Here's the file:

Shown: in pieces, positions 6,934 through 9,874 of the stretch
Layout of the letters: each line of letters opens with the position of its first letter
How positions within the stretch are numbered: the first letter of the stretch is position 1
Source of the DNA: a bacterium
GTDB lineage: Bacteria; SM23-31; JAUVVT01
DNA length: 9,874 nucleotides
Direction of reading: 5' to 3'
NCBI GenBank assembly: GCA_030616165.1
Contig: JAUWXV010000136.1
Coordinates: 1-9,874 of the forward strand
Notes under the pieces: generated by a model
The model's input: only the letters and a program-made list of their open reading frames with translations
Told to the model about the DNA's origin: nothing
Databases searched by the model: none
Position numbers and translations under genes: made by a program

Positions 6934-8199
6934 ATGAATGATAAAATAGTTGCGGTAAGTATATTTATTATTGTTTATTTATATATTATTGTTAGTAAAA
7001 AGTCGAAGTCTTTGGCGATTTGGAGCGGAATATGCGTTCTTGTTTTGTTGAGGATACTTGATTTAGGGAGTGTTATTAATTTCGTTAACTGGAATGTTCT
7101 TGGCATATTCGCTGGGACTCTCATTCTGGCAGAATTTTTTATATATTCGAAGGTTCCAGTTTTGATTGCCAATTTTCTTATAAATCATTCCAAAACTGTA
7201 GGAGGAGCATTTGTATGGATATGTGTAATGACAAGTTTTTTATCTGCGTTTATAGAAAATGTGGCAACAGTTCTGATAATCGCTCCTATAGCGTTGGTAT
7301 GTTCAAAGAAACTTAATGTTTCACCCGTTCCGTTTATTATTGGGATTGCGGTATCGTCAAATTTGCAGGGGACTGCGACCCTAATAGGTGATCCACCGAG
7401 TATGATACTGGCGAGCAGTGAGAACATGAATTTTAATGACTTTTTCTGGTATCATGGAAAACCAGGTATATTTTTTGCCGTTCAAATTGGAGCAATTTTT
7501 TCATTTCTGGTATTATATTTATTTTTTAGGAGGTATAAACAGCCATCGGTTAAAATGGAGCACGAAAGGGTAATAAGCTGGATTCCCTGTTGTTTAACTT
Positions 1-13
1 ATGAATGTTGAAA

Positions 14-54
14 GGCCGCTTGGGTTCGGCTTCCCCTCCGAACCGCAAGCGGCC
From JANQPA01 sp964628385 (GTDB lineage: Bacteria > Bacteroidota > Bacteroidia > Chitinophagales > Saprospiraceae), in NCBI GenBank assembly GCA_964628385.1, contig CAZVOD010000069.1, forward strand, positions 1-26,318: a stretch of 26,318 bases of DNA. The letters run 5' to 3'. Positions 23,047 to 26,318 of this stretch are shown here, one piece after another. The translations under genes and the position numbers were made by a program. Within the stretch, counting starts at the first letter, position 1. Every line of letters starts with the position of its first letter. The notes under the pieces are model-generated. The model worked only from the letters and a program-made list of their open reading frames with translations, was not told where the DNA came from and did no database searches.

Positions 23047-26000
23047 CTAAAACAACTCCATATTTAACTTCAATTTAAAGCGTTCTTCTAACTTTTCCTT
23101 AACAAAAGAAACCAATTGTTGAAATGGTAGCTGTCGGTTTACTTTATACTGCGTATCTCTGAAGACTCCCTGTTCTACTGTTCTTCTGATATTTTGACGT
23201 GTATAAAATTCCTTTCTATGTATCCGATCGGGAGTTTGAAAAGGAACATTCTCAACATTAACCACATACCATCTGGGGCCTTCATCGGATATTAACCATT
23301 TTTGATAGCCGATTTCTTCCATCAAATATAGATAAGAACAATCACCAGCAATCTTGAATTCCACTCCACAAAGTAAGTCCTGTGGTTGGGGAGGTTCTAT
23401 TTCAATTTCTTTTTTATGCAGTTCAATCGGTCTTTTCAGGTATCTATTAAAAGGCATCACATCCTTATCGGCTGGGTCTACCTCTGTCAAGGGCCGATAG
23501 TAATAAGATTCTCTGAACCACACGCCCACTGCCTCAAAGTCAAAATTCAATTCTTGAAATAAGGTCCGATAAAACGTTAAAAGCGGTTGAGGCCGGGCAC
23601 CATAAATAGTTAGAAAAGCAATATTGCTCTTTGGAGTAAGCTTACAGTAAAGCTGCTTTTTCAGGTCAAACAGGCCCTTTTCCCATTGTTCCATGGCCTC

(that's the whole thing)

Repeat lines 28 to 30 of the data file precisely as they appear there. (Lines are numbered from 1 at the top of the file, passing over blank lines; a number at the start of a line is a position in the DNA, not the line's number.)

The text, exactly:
From JANQPA01 sp964628385 (GTDB lineage: Bacteria > Bacteroidota > Bacteroidia > Chitinophagales > Saprospiraceae), in NCBI GenBank assembly GCA_964628385.1, contig CAZVOD010000069.1, forward strand, positions 1-26,318: a stretch of 26,318 bases of DNA. The letters run 5' to 3'. Positions 23,047 to 26,318 of this stretch are shown here, one piece after another. The translations under genes and the position numbers were made by a program. Within the stretch, counting starts at the first letter, position 1. Every line of letters starts with the position of its first letter. The notes under the pieces are model-generated. The model worked only from the letters and a program-made list of their open reading frames with translations, was not told where the DNA came from and did no database searches.

Positions 23047-26000
23047 CTAAAACAACTCCATATTTAACTTCAATTTAAAGCGTTCTTCTAACTTTTCCTT